There’s a lot of theory involved in servlet development, but they’re a powerful tool for dynamically handling HTTP requests. While servlets can be relatively complex and require manual handling, they’re a portable and scalable way to build web applications when used properly. Through the use of methods such as GET, POST, PUT, and DELETE, we can use servlets for data retrieval, data submission and to update resources on the web server.

Summary Table

Servlet Lifecycle StagesDescription
1. InitializationServlet instance is created and initialized using the “init()” method.
2. Request HandlingServlet handles client requests using HTTP methods like GET, POST, PUT, or DELETE.
3. Request ProcessingServlet processes the request using method-specific methods like doGet(), doPost(), doPut(), or doDelete().
4. Response GenerationServlet generates a response in formats like HTML, JSON, or XML and sends it back to the client.
5. DestructionServlet is destroyed using the “destroy()” method when the application is terminated or resources need to be freed.

Frequently Asked Questions

What are servlets?

Servlets are a class in Java that are used to handle HTTP requests and generate responses dynamically.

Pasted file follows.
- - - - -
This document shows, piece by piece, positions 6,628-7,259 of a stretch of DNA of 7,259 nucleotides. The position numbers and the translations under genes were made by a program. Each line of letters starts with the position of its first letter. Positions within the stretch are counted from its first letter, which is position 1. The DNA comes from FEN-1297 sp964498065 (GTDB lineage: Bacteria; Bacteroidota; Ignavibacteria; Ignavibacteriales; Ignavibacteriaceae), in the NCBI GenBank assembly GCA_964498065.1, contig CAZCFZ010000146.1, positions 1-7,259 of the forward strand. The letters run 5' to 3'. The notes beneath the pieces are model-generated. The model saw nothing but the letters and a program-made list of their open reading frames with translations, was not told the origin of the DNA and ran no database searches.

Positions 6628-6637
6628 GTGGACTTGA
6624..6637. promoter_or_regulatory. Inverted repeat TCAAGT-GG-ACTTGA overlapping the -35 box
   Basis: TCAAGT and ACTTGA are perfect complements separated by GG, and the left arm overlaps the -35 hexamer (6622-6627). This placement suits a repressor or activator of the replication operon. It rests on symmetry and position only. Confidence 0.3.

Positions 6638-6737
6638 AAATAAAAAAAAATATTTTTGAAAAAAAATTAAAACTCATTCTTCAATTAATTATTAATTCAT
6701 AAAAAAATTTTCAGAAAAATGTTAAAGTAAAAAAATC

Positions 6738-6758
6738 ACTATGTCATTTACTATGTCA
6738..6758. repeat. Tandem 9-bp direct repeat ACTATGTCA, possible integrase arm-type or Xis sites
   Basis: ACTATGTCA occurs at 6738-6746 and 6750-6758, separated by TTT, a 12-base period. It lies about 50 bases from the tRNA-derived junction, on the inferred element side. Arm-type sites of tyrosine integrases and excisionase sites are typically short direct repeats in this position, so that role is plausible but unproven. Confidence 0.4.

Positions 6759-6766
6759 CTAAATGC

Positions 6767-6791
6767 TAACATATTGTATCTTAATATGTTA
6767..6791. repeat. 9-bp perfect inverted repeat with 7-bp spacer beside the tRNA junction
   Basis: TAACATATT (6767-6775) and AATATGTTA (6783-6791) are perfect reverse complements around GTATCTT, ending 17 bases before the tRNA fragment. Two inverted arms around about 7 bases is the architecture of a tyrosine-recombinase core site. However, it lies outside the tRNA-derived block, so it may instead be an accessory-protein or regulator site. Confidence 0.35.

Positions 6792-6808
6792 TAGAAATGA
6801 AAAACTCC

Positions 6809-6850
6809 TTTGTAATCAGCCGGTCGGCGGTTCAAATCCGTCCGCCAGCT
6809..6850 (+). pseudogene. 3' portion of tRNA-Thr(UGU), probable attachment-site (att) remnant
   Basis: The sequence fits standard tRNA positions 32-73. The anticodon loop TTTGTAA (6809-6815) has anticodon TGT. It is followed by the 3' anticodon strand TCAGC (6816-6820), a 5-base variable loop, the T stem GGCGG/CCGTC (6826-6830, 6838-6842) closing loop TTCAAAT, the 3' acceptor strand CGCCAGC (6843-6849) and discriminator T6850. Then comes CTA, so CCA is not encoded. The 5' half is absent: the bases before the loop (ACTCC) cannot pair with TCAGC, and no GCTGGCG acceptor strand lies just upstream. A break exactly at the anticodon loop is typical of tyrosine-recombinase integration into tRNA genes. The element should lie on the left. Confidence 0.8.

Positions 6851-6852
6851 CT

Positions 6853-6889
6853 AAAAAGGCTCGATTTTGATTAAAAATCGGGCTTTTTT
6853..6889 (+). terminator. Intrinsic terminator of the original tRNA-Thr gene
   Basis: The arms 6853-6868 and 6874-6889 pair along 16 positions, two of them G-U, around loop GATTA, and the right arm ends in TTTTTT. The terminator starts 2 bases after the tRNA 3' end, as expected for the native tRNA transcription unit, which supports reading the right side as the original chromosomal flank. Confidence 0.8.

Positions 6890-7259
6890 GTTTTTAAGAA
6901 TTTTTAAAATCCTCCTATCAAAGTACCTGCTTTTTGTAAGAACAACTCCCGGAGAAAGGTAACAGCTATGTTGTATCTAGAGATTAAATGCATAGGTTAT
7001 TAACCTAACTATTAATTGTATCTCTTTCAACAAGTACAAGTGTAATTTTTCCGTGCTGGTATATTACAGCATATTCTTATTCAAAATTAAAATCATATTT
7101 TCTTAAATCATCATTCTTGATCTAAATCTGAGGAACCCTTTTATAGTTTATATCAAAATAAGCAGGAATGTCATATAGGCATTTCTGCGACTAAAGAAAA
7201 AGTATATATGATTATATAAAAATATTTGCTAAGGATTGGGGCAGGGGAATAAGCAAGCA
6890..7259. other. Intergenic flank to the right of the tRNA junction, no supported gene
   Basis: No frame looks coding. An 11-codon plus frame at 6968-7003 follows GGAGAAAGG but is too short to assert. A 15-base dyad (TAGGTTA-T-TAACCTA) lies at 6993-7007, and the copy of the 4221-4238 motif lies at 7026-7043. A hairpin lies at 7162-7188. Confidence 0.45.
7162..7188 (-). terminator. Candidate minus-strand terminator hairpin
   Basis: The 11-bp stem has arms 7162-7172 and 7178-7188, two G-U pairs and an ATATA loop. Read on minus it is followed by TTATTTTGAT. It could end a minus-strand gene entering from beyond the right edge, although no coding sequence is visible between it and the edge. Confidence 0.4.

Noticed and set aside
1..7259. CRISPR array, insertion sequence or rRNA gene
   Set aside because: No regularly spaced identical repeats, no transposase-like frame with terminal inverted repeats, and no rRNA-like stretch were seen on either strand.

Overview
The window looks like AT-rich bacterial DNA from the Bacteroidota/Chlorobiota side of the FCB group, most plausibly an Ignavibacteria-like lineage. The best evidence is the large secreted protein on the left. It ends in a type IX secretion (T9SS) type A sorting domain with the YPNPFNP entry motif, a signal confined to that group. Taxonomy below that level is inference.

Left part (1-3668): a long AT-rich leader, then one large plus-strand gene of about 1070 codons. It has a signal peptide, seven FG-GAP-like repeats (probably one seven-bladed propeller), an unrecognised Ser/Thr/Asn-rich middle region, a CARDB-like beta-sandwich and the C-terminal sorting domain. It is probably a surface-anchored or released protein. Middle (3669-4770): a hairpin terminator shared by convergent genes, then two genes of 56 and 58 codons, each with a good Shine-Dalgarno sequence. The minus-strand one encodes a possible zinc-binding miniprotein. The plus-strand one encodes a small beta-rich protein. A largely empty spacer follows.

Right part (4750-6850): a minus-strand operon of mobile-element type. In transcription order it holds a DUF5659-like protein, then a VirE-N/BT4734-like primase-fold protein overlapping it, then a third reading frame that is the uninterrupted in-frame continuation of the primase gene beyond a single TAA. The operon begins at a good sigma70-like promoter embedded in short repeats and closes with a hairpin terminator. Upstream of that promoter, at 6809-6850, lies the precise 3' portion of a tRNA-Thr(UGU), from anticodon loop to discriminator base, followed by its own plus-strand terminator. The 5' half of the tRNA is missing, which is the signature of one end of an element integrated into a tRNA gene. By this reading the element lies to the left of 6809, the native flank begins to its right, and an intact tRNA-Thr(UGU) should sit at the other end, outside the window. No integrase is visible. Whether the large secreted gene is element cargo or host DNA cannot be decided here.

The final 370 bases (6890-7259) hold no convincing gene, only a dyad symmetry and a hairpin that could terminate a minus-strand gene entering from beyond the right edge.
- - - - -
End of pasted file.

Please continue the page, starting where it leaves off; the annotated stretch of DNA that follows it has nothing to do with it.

What's the difference between servlets and CGI scripts?

CGI (Common Gateway Interface) scripts aren’t as portable as servlets, and aren’t translated into bytecode. Servlets are also executed within the address space of the web server, whereas CGIs aren’t.

What HTTP requests can servlets handle?

Servlets can handle many types of HTTP requests, including GET, POST, PUT and DELETE. This is done using HTTP method-specific methods, i.e. doGet(), doPost(), doPut(), and doDelete().

How do I configure a servlet?

Servlets are usually configured either using the deployment descriptor, web.xml, or annotations. The descriptor can define the servlet’s behavior externally, but annotations provide a more concise approach.

What does servlet lifecycle mean?

The servlet lifecycle refers to the stages that a servlet passes through, from creation to destruction. First, servlets are initialized with the init() method, then requests are handled with suitable methods. Lastly, the servlet is destroyed using the destroy() method, and cleanup tasks are performed by the servlet container.

What is a servlet container?

A servlet container is an environment that provides the servlet infrastructure and handles incoming requests. The container also manages resources available to the servlets, as well as the allocation of threads to optimize performance.

Can servlets manage asynchronous processing?

Typically, servlets handle requests synchronously, but by manually handling threads, they can handle requests asynchronously. This is usually done by offloading tasks to different threads, so that the main thread can handle concurrent requests. However, servlets are not thread-safe, as multiple threads can access the same servlet instance.